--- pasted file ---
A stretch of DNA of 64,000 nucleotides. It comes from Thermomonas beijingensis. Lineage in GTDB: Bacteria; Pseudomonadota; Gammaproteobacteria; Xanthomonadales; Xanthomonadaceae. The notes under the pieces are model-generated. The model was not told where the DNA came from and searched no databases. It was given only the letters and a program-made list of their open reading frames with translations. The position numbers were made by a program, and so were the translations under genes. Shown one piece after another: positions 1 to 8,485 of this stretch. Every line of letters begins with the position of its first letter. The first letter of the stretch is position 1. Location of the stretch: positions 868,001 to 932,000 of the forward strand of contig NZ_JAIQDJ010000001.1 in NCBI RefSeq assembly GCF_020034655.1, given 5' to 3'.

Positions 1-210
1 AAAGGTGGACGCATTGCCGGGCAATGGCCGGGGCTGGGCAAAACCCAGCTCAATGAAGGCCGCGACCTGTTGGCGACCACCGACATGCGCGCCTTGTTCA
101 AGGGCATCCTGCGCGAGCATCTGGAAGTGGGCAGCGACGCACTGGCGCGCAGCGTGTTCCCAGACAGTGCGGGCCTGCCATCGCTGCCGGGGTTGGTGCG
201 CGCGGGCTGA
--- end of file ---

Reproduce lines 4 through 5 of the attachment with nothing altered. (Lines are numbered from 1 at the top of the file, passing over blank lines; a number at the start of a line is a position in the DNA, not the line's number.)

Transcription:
101 AGGGCATCCTGCGCGAGCATCTGGAAGTGGGCAGCGACGCACTGGCGCGCAGCGTGTTCCCAGACAGTGCGGGCCTGCCATCGCTGCCGGGGTTGGTGCG
201 CGCGGGCTGA